DAY EIGHT: South Africa’s Blue Dress: art as an alternative record of sexual and gender-based violence

In this post, Eliza Garnsey explores how the powerful South African artworks “The Blue Dress” provide an alternative record of women’s experiences of sexual and gender-based violence (SGBV).

Picture above: Fig.1: Installation view of Judith Mason, The Man Who Sang and the Woman Who Kept Silent (The Blue Dress) (1998), triptych, inside the Constitutional Court of South Africa. Photography by Akona Kenqu (2014). 

Eliza Garnsey

Inside the Constitutional Court of South Africa hangs Judith Mason’s The Man Who Sang and the Woman Who Kept Silent, more commonly known as The Blue Dress (Fig. 1). The Court is a unique space by international comparison because it houses a large visual art collection developed by the court, and for the court.

In this post I explore The Blue Dress as an alternative record of women’s experiences of sexual and gender-based violence (SGBV); experiences which are largely absent from the official record of the South African Truth and Reconciliation Commission (SATRC).[1] [MF1] 

Mason created The Man Who Sang and the Woman Who Kept Silent (The Blue Dress) to commemorate Phila Ndwandwe and Harold Sefola who were members of the African National Congress (ANC) fighting for freedom from apartheid. They were murdered by security branch officers of the South African Police in the late 1980s. The stories of their deaths emerged during the amnesty hearings of the SATRC .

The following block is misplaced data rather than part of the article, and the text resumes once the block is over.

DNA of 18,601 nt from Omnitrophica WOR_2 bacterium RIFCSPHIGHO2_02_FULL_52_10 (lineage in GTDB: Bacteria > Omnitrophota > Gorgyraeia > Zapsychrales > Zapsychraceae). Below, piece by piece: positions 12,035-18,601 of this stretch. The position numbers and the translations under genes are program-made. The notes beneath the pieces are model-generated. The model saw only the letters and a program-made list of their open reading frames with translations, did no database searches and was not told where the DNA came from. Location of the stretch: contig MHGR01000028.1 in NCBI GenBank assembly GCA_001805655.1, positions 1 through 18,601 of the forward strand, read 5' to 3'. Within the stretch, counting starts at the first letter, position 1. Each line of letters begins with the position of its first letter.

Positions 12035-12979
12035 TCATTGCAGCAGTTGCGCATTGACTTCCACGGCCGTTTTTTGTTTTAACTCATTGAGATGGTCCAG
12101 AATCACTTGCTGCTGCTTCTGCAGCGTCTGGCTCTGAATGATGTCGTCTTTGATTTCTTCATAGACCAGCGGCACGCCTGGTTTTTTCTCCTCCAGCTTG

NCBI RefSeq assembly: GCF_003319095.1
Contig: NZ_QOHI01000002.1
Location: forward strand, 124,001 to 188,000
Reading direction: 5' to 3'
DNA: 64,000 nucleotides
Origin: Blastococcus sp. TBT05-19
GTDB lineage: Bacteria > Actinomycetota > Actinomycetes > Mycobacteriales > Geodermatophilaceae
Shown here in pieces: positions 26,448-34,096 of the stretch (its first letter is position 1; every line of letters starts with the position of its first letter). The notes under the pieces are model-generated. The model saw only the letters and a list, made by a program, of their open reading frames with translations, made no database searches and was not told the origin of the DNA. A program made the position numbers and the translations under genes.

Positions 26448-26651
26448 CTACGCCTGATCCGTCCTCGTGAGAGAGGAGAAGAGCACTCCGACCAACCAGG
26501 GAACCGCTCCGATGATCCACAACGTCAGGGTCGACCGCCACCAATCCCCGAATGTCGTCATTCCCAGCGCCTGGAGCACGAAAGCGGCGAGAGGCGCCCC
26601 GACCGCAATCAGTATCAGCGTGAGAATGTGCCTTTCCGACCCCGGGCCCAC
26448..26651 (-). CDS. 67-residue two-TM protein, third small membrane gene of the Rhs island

Sefola was an ANC activist, who—along with two of his colleagues, Jackson Maake and Andrew Makupe—was abducted, tortured and murdered. During his interrogation, Sefola requested to sing Nkosi Sikelel’ iAfrica (God Bless Africa). Maake, Makupe and Sefola were electrocuted to death. Nkosi Sikelel’ iAfrica is now the national anthem of South Africa. Sefola was the man who sang. 

Ndwandwe was a member of uMkonte weSizwe (spear of the nation, also known as MK) which was the armed wing of the ANC. She was exiled to Swaziland after being arrested in South Africa. From Swaziland, Ndwandwe was the acting commander of Natal MK activities. Ndwandwe disappeared in 1988. The SATRC investigation into her disappearance uncovered evidence against seven security branch officers who were responsible for Ndwandwe’s abduction, detention, and murder. Their testimonies led to Ndwandwe’s remains being located; her body was found with remnants of a blue plastic bag, most often cited as being fashioned into a pair of underwear, wrapped around her body. Ndwandwe was the woman who kept silent; who was silenced.